The contentious dialogue April 12 at the first public hearing of the Northern Rockies Ecosystem Protection Act (NREPA) pitted Western lawmakers against the bill's sponsor, New York Rep. Carolyn Mulroney, D.
NREPA, which would establish wilderness in Montana, Idaho, Wyoming, Oregon and Washington, currently has 58 sponsors, but none hail from the affected states.
Rep. Pat Williams, D-Mont., repeatedly told Mulroney to keep her hands off the wilderness issue in his state, reports the Billings Gazette. "Take care of the Adirondacks," he told the freshman lawmaker, referring to the mountain range in New York. "They're a damn mess."
Coming to Mulroney's aid was Rep. George Miller, D-Calif., who chairs the Natural Resources Committee. Miller said representatives have an obligation to bring up issues from other parts of the country when they are in the national interest.
Williams was especially angered by a full-page advertisement plugging NREPA that ran in the New York Times a day earlier. The ad, paid for by several members of the Sierra Club, blasted Williams' wilderness bill.
"Your tax dollars pay $1 million/week to cut down your public forests in Montana," the ad read. "The so-called "Montana Wilderness Bill," introduced by Rep. Pat Williams, continues the waste. In fact our yearly losses will climb to over $60 million per year if the Williams bill passes."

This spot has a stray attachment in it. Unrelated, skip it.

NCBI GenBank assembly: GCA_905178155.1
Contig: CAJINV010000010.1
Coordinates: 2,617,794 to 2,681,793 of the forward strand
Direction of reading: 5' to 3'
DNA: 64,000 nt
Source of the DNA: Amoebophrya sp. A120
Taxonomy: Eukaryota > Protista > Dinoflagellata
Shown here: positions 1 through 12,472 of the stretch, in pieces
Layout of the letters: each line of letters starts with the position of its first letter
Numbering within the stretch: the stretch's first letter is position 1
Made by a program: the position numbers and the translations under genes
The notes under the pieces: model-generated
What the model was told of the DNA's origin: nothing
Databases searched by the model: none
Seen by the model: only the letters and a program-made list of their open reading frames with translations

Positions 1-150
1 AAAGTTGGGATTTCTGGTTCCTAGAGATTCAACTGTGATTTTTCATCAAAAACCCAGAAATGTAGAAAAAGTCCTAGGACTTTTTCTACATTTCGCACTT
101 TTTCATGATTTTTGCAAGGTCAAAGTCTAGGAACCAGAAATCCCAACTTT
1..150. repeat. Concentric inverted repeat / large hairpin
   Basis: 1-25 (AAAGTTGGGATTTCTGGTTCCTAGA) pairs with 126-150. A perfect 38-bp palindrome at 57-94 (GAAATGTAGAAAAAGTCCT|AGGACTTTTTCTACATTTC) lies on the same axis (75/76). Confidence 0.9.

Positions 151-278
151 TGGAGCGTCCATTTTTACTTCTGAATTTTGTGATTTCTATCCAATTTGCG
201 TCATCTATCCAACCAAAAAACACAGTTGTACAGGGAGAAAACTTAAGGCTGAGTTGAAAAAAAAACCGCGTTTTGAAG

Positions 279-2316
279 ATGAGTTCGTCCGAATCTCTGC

The Williams bill, which would protect just over 2 million acres as wilderness, is slated for a vote before the House of Representatives some time in May. The conventional wisdom among many environmentalists and politicians is that NREPA is a political longshot while the Williams bill has a chance of gaining congressional approval.
Despite the critical language in the newspaper ad, the Sierra Club endorses both NREPA and the Williams bill, a position adopted by the group's board of directors following an internal rift (HCN, 11/27/93). Debbie Sease, the club's legislative director, testified at the NREPA hearing, touting the virtues of both bills.
Mike Bader, executive director of the Alliance for the Wild Rockies, which drafted NREPA, says "It must be a strain to do two things at once that are mutually exclusive. I wouldn't want to be in their (Sierra Club's) shoes."
Sease admits supporting both bills is not easy. "We're all still walking under the same banner, but is it tense? Is it tenuous? Well, yes."
The "release" language in the Williams bill remains the major bone of contention. Sease says the language currently in the bill is "innocuous' and would not change the federal government's current management of the state's undesignated roadless areas or prevent environmentalists from asking Congress to designate more wilderness in the future. But, she says, "Our hope is that we can strip the language from the bill on the House floor. There's no need for it."
That would please activists like Bader, who fear that Montana Sens. Conrad Burns, R, and Max Baucus, D, might insert release language in the Williams bill that would turn over the state's remaining roadless areas to the timber industry.
As for NREPA, Bader says the hearing was a successful first step for the legislation, if for no other reason than it flustered Williams, who has long reigned over the state's wilderness debate. "He was losing control," says Bader. "We accomplished what we wanted to."
* Paul Larmer,
HCN assistant editor
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